What are POAPs?


“Woodstock happened in August 1969, long before the Internet and mobile phones made it possible to communicate instantly with anyone, anywhere. It was a time when we weren’t able to witness world events or the horrors of war live on 24-hour news channels.” ~ Richie Havens

The cost of attending Woodstock was $8 per day and while tickets were issued, many were probably never sold because the event was made free and tickets were not needed.

Attending this event was a once in a lifetime status symbol. Aside from memories and a few photos most don’t have a record of their attendance. Now that constant connection and global communication is made possible by the internet, things have changed dramatically. We share our lives with the world online through social media on a minute by minute basis. 

You may have seen the Proof of Attendance Protocol (POAPs) mentioned lately, but what are they and what do they have to do with Woodstock?

The name is on the tin. Essentially a POAP proves attendance at an event. They are an NFT that functions like a digital badge and can be used simply to remember the occasion or as a record of your participation in something of note. 

They can be thought of like collecting ticket stubs. If we rummage through old drawers and photo boxes, we likely will stumble across an old ticket stub reminding us of a memorable event. In the recent past it wasn’t uncommon for people to frame ticket stubs or put them in scrapbooks as a piece of treasured memorabilia. In the case of POAPs, it is now a digital keepsake.  

The POAPs are stored on the blockchain and kept in the holder’s wallet. Not only can they represent items like events and concerts but participation in classes and conferences. NFT communities now regularly give these digital tokens away to connect with their members and offer benefits. Awarded to attendees of in person or virtual events, they typically have their own unique design that signifies the event and makes for a collectible item.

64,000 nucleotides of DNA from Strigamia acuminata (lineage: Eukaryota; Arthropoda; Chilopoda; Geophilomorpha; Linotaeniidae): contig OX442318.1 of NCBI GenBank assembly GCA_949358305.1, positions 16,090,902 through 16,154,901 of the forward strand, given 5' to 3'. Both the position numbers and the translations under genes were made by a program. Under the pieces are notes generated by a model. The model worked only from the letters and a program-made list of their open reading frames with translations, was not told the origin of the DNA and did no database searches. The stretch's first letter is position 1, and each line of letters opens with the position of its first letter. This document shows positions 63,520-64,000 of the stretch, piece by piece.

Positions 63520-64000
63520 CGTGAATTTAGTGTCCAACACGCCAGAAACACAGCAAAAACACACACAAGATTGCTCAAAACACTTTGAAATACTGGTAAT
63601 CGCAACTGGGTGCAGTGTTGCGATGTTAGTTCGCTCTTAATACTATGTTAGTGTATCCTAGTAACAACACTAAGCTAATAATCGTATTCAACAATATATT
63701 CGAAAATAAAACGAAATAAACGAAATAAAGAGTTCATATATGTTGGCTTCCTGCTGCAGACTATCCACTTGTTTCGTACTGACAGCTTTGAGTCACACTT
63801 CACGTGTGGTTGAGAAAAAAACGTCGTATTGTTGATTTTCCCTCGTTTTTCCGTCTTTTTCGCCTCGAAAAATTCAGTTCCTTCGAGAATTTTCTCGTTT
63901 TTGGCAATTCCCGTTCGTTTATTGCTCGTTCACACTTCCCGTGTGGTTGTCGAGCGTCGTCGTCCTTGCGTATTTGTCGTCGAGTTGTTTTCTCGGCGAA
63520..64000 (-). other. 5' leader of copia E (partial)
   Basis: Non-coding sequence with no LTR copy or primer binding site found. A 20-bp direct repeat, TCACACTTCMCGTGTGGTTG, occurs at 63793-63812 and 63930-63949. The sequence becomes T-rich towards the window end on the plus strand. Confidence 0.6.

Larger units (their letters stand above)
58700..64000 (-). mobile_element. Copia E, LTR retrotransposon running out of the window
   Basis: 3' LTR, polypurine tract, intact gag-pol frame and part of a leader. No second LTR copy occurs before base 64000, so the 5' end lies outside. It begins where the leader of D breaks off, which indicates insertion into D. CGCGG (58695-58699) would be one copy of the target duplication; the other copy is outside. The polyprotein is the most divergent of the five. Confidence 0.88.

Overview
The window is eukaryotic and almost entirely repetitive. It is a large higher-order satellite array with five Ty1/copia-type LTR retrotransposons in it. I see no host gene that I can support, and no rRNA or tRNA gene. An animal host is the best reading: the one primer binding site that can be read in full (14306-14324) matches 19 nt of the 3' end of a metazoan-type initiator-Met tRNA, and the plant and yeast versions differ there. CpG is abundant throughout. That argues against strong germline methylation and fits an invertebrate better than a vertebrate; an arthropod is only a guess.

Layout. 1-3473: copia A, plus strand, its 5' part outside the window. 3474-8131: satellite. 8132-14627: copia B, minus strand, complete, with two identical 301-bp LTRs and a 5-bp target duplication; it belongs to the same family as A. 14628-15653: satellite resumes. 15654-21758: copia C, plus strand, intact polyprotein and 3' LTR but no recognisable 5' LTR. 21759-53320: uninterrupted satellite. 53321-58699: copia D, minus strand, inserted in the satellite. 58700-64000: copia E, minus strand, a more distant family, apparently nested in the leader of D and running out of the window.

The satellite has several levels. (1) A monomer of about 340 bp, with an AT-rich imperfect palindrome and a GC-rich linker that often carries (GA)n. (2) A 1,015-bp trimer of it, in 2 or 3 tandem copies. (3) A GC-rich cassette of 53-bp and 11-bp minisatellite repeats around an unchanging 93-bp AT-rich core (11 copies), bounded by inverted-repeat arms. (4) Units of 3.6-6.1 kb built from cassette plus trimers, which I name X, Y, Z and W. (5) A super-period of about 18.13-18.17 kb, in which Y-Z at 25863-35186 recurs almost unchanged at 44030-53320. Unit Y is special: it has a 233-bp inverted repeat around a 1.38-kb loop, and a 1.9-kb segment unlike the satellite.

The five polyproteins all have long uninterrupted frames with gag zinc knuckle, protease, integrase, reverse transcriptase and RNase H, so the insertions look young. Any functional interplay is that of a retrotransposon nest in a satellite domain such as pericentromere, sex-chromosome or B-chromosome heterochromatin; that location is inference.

The first POAP came in 2019 for the ETHDenver convention. They were rewards for hackers that attended the hackathon. There is a POAP official smart contract and a variety of tools that issuers or holders can use. For example, POAP fun can be used to create raffles only available to holders of specific POAPS. This helps groups reward their community for participating in events. POAP Vote is a tool that allows anyone to create polls, surveys, or proposals targeted toward holders of specific POAPs. Once the poll is created, holders can cast their vote by simply connecting their wallet that holds the POAP. 

The POAP system has just begun, and the use cases are new and there will likely be many more in the years to come. As a tool for community engagement the options are endless from a business and customer standpoint. Imagine if the organizers of Woodstock could reach out to everyone in attendance and invite them to the next event or offer them a discount on a new record. They may have even sent out a poll about where previous attendees would like the next Woodstock to be held. What will come out of POAPs in the next few years will likely disrupt the entire community building system. This is one protocol to watch, learn from, and use.

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